Cambridge Analytica apparently used our fashion preferences to help Trump win the election—here’s how

Back in March, calls to #DeleteFacebook were heard around the internet after reports broke that the social media platform allowed data-mining and political consulting site Cambridge Analytica to access users’ information. This is alarming on its own, but the data breach apparently even potentially influenced the 2016 presidential election: recent reports indicate that the company used fashion brands to help Donald Trump become president.

Business of Fashion reports that former Cambridge Analytica employee Christopher Wylie, who helped expose the data breach earlier this year, presented at BoF’s annual Voices conference on November 29th. Wylie discussed the ways in which the firm used Facebook users’ fashion tastes to determine who to target with pro-Trump ads.

According to Quartz, Wylie revealed that there’s a correlation between certain brands and some of the Big Five personality traits—extraversion, openness, neuroticism, conscientiousness, and agreeableness. For example, he told the crowd that Facebook users who like brands such as Wrangler or L.L. Bean tend to be more conventional, while someone who likes Abercrombie & Fitch tends to be more open. Cambridge Analytica used this information to target specific users with pro-Trump ads.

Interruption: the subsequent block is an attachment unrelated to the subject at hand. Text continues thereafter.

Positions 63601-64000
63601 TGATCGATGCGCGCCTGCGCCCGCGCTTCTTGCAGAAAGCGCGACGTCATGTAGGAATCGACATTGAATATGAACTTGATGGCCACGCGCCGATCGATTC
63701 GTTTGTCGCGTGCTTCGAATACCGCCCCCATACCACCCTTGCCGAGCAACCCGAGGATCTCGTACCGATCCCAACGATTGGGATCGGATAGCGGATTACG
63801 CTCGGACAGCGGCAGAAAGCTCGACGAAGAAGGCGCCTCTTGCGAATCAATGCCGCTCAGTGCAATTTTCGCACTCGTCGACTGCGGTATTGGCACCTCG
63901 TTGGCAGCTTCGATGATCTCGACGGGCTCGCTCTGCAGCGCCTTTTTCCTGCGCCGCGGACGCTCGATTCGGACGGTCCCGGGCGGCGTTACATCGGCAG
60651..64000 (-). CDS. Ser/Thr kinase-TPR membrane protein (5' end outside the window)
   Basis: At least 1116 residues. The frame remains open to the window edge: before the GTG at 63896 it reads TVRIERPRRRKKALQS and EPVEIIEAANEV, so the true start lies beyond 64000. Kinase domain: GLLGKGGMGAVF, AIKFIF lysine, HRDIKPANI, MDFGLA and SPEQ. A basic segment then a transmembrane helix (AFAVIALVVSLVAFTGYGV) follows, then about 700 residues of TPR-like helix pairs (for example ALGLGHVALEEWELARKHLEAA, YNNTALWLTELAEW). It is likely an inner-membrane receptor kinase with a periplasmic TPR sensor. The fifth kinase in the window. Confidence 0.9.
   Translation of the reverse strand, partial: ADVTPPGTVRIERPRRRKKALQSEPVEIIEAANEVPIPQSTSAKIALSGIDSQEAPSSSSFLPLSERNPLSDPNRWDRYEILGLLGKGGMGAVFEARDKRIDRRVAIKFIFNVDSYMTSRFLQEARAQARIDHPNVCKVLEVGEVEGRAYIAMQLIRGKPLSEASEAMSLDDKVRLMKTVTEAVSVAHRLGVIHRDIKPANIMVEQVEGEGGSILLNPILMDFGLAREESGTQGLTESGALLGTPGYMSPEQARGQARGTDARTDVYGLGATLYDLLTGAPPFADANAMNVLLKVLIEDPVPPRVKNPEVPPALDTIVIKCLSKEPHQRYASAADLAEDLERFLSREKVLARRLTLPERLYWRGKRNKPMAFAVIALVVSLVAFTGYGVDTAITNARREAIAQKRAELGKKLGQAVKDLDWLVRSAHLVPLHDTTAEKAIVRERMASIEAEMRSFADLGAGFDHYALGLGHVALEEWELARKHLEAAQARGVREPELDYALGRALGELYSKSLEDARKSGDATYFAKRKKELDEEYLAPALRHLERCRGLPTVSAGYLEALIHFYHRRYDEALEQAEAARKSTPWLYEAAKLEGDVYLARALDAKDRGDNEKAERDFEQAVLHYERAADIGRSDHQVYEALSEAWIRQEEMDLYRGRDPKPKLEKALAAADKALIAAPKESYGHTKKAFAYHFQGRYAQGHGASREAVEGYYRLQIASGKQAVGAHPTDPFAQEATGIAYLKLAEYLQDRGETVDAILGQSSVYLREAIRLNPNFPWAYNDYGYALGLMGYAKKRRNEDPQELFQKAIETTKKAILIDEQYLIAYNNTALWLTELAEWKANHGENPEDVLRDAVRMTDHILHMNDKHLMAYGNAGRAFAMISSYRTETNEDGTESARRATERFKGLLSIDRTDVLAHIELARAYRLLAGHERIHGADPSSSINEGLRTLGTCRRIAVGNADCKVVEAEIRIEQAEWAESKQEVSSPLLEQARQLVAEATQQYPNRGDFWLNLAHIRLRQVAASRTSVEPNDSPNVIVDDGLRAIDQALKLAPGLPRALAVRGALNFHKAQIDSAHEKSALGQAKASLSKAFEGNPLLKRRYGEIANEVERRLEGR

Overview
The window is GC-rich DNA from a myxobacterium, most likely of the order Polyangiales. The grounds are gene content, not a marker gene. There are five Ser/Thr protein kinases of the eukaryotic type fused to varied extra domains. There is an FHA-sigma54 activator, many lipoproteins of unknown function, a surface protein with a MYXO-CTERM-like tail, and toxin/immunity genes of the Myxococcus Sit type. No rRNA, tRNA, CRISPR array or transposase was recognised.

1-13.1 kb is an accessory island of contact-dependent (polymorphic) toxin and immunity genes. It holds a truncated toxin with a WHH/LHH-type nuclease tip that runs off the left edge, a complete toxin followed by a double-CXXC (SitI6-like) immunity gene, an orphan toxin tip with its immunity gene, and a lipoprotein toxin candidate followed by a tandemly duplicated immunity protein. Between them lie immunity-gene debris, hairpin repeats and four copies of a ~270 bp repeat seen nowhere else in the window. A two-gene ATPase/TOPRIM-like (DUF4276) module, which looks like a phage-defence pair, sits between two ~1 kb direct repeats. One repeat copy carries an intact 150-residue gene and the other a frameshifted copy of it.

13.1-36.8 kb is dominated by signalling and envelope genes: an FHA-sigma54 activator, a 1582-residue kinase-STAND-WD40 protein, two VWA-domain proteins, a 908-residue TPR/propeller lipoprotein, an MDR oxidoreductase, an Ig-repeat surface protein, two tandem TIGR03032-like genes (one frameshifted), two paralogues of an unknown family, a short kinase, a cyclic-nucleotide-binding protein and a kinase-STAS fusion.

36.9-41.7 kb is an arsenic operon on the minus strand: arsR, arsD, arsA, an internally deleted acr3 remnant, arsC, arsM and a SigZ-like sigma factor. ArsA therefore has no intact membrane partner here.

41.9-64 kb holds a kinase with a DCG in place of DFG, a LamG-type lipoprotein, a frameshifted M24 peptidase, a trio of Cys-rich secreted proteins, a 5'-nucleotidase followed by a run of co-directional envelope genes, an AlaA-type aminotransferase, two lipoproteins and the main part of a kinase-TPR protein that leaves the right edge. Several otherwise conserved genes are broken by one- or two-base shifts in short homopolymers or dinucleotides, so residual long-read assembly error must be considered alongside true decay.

Wylie stressed that fashion is a crucial component of who we are, which has political implications. The whistleblower didn’t mince words, saying that fashion data helped former Trump campaign executive Steve Bannon “build his insurgency and build the alt-right.”

"What makes clothing so potent is that people incorporate the fashion that they’re wearing into their identity, Wylie told journalists, per Quartz. “It becomes part of you and how you show yourself to the world."

In his talk, he also called on the clothing and textiles industry to take action to prevent other companies from doing what Cambridge Analytica did. To help, he recommended that brands change their messaging to show more diversity.

"We depend on you to not only make our culture but protect our culture," he told the crowd. "It is up to you if Trump or Brexit become the Crocs or the Chanel of our political age."

We’re glad this egregious practice is coming to light, and we hope Facebook works to undermine the damage it caused—because the 2020 election is quickly approaching.

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